There’s not a pie in the cultural world that James Franco isn’t ready and willing to stick a finger into, and to prove it the actor, director, poet and musician has just announced a new exhibition of his artworks, entitled Fat Squirrel, which is to be held at London’s Siegfried Contemporary gallery. The show is an undeniably eclectic collection, including a number of self portraits of the artist in the guise of various famous historical figures, a deer orgy entitled Triple Team, and some bright painterly collages, not to mention the eponymous overweight rodents which are undoubtedly our favourites.

  4. List

    I’m known for my sweet tooth and ability to consume an obscene amount of cakes, sweets and biscuits in one sitting, so it’ll come as no surprise that I was instantly drawn to Will Cotton’s sugary scenes of candy-laced lands.

  5. List

    Time and again Amy Woodside gets in touch to let us know about new projects she’s cooked up and time and again we’re powerless to resist them. The New York-based artist is focussed to a fault on her fine art practice where iconic letterforms emerge from meticulously registered screen printing and frantic flourishes of spray paint. Where first she caught our eye with multicoloured wordplay, the constant reduction and refinement of her process has resulted in a new series’ of totemic words like ‘Hero’, ‘Cash’, ‘Hoax’ and ‘Like’, pre-loaded with cultural context and double meaning, writ large on the canvas. What’s the meaning behind them? The interpretation is up to you, but Amy always seems to be critiquing pop culture with its own visual vernacular and playing fast and loose with our ambiguous use of language.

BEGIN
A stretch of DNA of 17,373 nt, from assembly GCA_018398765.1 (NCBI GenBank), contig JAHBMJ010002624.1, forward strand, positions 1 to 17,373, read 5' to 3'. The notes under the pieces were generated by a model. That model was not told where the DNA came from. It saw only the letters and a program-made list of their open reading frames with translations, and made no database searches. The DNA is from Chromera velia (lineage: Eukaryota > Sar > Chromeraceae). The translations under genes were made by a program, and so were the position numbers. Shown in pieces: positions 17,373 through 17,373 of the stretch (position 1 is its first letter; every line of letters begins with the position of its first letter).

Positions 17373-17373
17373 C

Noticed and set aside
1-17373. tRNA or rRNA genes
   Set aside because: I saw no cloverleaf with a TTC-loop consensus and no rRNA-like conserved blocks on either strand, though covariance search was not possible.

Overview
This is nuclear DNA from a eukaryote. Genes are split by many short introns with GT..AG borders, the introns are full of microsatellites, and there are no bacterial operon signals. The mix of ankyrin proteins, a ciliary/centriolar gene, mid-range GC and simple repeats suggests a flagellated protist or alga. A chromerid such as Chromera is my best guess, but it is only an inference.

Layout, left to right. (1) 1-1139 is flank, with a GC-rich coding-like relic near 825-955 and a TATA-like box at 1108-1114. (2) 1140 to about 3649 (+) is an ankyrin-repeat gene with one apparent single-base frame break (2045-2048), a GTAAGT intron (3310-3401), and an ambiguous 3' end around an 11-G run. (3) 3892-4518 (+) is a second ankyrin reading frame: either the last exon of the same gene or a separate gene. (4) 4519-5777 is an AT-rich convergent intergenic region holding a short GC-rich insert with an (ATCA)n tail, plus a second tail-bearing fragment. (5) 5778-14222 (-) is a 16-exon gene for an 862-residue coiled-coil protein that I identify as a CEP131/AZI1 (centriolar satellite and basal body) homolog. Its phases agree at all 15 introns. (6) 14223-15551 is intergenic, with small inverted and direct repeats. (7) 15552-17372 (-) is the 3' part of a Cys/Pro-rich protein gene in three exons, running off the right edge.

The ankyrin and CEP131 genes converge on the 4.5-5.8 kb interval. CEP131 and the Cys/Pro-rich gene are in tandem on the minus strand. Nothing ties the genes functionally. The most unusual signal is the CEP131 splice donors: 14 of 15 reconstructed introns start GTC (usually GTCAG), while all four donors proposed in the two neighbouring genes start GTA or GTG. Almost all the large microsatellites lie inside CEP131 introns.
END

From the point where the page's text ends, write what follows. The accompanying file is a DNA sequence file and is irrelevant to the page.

6. List

    The Dutch/Brazilian artist Rafaël Rozendaal is best known for his digital artworks that often take the form of webpages but as he told us at our 2013 creative symposium Here he is increasingly interested in exploring his fascination with light and colour in real-world scenarios. Most recently this has taken the form of his hyper-colourful abstract lenticular paintings, which are made up of layers of different frames and so appear to move when viewed from different angles.

  7. List

    There’s a wonderful, undulating beauty to Alain Delorme’s series that initially tricks the viewer into thinking they’re seeing flocks of starlings choreographing themselves against iridescent skies. On closer inspection though, rather than capturing mass avian movements the Parisian photographer has replaced them with a myriad of plastic bags.

  8. List